By Katie Kieffer
When was the last time the government intervened in your life and you felt safer? When the current administration accepted campaign funds from BP and then exempted BP from an environmental impact analysis that might have prevented the Gulf of Mexico Oil spill? When Securities and Exchange Commission (SEC) staffers scoured the web for porn and then self-righteously accused Goldman Sachs of internal corruption?
As I blogged last week, the FTC wants to control Facebook, and more broadly, the FCC wants to control the internet. The FCC wants to have overt regulatory control over the internet, purportedly so that it can “protect consumers.”
Caution: When the government tries to “Bubble Wrap®” things, it typically ends up dropping them on the floor before they get bubble wrapped.
The FCC tried to gain regulatory control over the internet through it’s “ancillary” authority (authority not directly granted by Congress, but a presumed extension of a different task Congress had assigned to it). But, on April 6, 2010, the U.S. Court of Appeals for the District of Columbia denied the FCC’s broad interpretation of its own “ancillary authority” in Comcast v. FCC.
Now, the FCC will likely try to challenge the Court’s decision by pushing to “reclassify” broadband as a “telecommunications service” rather than an “information service” so that it can more easily regulate it.
The FCC is intended to be an “independent” agency. In reality, it is chaired by a man who is arguably operating from a biased political agenda, namely Julius Genachowski.
Prior to 2009, when President Obama appointed him to chair the FCC, Genachowski “advised and guided the Obama campaign’s innovative use of technology and the Internet for grassroots engagement and participation.” Upon Obama’s election as President, Genachowski chaired a working group to map out a policy plan for future government intervention in technology, which promised to “fundamentally change” the landscape of technology as we know it.
Here are some questions worth considering:
What is wrong with the current landscape of technology? Today, the internet still operates under an essentially free market system. Sure, there is unsavory information on the internet. But, I think individual Americans should be able to decide what they want to see on the internet, not the FCC or any other arm of the government. If you don’t want to see it, filter it, baby!
If we allow the government to start telling us what we can and cannot view on the internet, the U.S. will take one step closer to looking like China, where the government gets to censor what it doesn’t want the people to know or hear. Bottom line: Should we be forced to pay for “McGovernment” on top of McAfe to protect ourselves online?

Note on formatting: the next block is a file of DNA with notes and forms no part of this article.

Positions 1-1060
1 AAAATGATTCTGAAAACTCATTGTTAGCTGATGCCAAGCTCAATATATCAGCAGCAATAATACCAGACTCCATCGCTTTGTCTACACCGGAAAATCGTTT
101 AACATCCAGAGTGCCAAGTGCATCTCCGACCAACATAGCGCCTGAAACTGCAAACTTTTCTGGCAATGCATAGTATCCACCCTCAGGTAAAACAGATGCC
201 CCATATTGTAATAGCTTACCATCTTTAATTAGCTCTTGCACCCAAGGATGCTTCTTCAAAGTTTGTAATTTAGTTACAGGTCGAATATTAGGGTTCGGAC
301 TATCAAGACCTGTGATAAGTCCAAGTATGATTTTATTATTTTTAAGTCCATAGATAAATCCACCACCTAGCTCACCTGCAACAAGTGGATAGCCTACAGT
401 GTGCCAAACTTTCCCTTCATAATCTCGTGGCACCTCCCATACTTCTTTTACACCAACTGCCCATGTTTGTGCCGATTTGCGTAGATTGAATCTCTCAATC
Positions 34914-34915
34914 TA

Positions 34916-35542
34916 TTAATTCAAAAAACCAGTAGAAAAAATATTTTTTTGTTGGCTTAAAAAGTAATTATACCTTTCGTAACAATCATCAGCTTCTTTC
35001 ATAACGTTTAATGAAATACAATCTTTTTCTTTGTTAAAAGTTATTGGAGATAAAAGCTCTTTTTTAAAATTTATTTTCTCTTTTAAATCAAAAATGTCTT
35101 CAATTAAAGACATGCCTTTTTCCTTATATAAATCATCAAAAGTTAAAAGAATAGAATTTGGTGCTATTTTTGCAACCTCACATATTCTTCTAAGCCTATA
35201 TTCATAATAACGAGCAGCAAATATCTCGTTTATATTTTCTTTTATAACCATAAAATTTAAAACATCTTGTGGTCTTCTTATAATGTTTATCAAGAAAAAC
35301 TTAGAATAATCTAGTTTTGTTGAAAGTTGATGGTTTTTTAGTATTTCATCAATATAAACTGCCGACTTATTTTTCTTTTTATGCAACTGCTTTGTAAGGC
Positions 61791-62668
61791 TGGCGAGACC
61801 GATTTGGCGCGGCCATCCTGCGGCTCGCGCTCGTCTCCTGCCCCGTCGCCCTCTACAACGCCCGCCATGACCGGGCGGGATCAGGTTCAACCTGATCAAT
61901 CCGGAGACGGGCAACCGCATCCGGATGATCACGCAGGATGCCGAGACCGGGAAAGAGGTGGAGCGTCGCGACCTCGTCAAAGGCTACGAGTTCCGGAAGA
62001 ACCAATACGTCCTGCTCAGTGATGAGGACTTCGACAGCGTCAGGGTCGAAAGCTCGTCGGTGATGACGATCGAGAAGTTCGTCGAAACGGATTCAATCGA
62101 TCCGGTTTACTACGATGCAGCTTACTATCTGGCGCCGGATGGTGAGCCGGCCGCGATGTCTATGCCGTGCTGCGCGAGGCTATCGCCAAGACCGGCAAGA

Is this really why we have these government agencies – so they can spend American tax dollars surfing for porn and controlling minute aspects of what we see, share and do on the internet?
Telecom policy analyst at Reason Foundation, Steven Titch, outlines a few more reasons why you don’t want the FCC to gain more control over the internet by reclassifying it:
“The FCC also wants more control over your cell phone, and more regulations will arise as the Internet increasingly goes mobile through devices like the iPhone. The FCC wants a say in what Apple does, what Google does, how apps work together or with your phone, where and how an ISP and application provider work together. That level of micromanagement from government bureaucrats is a disaster in the making for an always-changing, rapidly evolving tech industry.
There are countless other ways the FCC is about to get involved in our lives:
Away from home and want to use your laptop to set your DVR to record the finale of “Lost”? Not if the FCC places restrictions on the way cable companies can link set-top box features to broadband Internet connections.
Want to turn on your house alarm remotely with your cell phone? Not if the FCC prevents or regulates service bundling or co-branding between broadband ISPs and alarm companies.
These are just two examples of consumer-friendly services that are available today. They arose out of the unregulated broadband ecosystem that could now be subjected to FCC intrusiveness if the agency gets its way.
There’s no telling where else the government might demand jurisdiction. Going forward, when an ISP wants to develop and introduce an Internet service or feature it will have to be concerned about whether it will run afoul of, or draw scrutiny from, the FCC.
And more regulation means higher costs. As a result, many tech companies will be less likely to innovate and will build less broadband infrastructure. So instead of Internet speeds that have continued to grow, the government’s net neutrality plans could stall future advancements and lead to deteriorating broadband infrastructure in some parts of the country.
Ultimately, any costs that tech companies and ISPs do incur from FCC meddling will be passed on to us, the end users. So we can probably expect higher bills, and perhaps all those surcharges and administrative fees found on phone bills will apply to our Internet service, too.”